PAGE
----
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Roger Hicks -- Author of The Rangefinder Book

Roger Hicks is a well known photographic writer, author of The Rangefinder Book, over three dozen other photographic books, and a frequent contributor to Shutterbug and Amateur Photographer. Unusually in today's photographic world, most of his camera reviews are film cameras, especially rangefinders. See www.rogerandfrances.com for further background (Frances is his wife Frances Schultz, acknowledged darkroom addict and fellow Shutterbug contributor) .


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Hand Colouring
Old 07-01-2016   #1
Roger Hicks
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Hand Colouring

Who else is into it? Here is Frances's latest series: http://rogerandfrances.eu/galleries/cars-as-ruins

Cheers,

R.
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Old 07-01-2016   #2
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Roger, it is very much on my list - but not yet. Love to look at them though.
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Old 07-01-2016   #3
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Roger, it is very much on my list - but not yet. Love to look at them though.
Thanks. I've just rebalanced the colour on several of them as I didn't like it very well. First time I've used my copying stand in years!

Cheers,

R.
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Old 07-01-2016   #4
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I want to try it periodically, but after looking at the pictures on the link, I don't think I could do it this good!
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Old 07-01-2016   #5
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I still have some Johnson's inks which used to work quite well. As a student on loan to an Ad agency I leant to colour up b/w prints using those big Magic Markers that came as a dumpy glass bottle with a lump of felt in it. I think it is an intriguing process and of course as old as photography itself.

Paper surface is very important of course...and I'm talking about wet prints.
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Old 07-01-2016   #6
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I want to try it periodically, but after looking at the pictures on the link, I don't think I could do it this good!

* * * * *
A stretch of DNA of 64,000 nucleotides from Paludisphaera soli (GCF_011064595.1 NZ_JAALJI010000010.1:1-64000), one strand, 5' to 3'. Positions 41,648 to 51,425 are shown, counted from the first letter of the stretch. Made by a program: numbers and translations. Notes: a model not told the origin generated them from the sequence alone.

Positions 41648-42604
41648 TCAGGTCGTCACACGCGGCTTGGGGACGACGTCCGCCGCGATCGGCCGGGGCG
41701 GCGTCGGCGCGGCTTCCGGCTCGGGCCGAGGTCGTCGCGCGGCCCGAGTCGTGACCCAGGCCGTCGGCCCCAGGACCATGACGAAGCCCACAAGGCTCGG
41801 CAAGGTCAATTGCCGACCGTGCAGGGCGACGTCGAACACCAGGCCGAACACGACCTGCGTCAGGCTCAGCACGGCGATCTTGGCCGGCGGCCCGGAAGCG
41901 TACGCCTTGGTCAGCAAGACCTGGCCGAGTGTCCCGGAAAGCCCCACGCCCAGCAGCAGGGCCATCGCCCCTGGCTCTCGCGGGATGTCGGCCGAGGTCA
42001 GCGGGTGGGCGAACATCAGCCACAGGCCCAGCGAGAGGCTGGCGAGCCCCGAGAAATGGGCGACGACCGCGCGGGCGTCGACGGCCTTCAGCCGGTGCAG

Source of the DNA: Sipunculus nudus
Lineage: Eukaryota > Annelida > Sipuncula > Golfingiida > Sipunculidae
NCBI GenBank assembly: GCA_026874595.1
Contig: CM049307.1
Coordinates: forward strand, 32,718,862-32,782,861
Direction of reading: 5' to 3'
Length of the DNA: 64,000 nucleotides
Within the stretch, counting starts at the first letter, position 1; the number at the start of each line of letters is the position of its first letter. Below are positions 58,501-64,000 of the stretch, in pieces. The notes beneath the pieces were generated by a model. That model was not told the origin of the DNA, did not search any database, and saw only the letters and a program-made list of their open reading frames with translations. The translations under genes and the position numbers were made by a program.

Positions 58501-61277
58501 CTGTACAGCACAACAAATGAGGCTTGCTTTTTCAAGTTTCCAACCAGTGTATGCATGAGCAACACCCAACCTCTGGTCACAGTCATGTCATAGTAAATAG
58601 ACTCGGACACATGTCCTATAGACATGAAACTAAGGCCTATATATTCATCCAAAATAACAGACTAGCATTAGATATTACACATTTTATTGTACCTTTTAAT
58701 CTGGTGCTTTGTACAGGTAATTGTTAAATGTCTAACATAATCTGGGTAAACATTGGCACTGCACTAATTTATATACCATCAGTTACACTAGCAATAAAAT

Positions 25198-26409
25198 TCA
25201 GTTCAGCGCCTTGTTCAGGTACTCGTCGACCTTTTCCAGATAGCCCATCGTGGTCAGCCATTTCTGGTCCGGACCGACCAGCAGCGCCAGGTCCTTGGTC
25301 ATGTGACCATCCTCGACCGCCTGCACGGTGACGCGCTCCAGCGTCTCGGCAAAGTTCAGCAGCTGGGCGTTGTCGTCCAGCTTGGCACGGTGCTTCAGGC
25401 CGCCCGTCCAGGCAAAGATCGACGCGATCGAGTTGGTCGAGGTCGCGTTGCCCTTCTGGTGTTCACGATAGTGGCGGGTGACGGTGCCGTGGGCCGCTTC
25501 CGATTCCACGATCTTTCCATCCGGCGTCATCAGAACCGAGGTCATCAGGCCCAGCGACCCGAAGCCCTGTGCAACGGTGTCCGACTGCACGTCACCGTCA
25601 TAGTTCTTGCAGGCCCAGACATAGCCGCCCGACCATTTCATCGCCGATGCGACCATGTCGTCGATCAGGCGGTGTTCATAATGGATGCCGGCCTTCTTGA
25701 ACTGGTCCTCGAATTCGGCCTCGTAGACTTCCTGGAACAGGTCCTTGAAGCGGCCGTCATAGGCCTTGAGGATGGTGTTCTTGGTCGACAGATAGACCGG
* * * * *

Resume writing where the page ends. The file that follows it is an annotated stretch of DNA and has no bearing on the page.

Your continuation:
It's easier than you think!

Cheers,

R.
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Old 07-01-2016   #7
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I still have some Johnson's inks which used to work quite well. As a student on loan to an Ad agency I leant to colour up b/w prints using those big Magic Markers that came as a dumpy glass bottle with a lump of felt in it. I think it is an intriguing process and of course as old as photography itself.

Paper surface is very important of course...and I'm talking about wet prints.
Ilford Art 300!

Marshall's also do (or did) a canvas inkjet material designed for hand colouring.

Cheers,

R.
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Old 07-01-2016   #8
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I'm a fan of faux hand coloring in digital, but I haven't tried doing it for real in decades.
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Old 07-01-2016   #9
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You can get into a real mess if you dye the prints first!
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Old 07-01-2016   #10
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Quote:
Originally Posted by Roger Hicks View Post
Who else is into it? Here is Frances's latest series: http://rogerandfrances.eu/galleries/cars-as-ruins

Cheers,

R.
Those are some lovely photos. Wish I could do that kind of work, but alas, I'm color-blind. Nevertheless, I can appreciate the work she's done. Very very nice!
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Old 07-21-2016   #11
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Frances' prints are really good. I got into coloring for a while back in the mid 70s, but haven't done anything since. I don't know if any of my inks are still any good, but I can't make myself throw them away. Maybe I should display them?
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Old 07-21-2016   #12
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Frances is a master in hand colouring for sure! I still remember the beautiful pictures I saw in Arles a couple of years ago.
I'm tempted to try it on some of my inkjet prints, probably with watercolor (I'm taking a watercolor class by the way) but I'm also frightened by the difficulty of the process....

This post is pushing me to try, if I do not take any risk I will not get any interesting result :-)

robert
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Old 07-21-2016   #13
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Quote:
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Frances' prints are really good. I got into coloring for a while back in the mid 70s, but haven't done anything since. I don't know if any of my inks are still any good, but I can't make myself throw them away. Maybe I should display them?
Do!

Inks rarely go off. Frances has some that are 50 years old or older.

And thanks for the kind words.

Cheers,

R.
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Old 07-21-2016   #14
Roger Hicks
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Originally Posted by robert blu View Post
Frances is a master in hand colouring for sure! I still remember the beautiful pictures I saw in Arles a couple of years ago.
I'm tempted to try it on some of my inkjet prints, probably with watercolor (I'm taking a watercolor class by the way) but I'm also frightened by the difficulty of the process....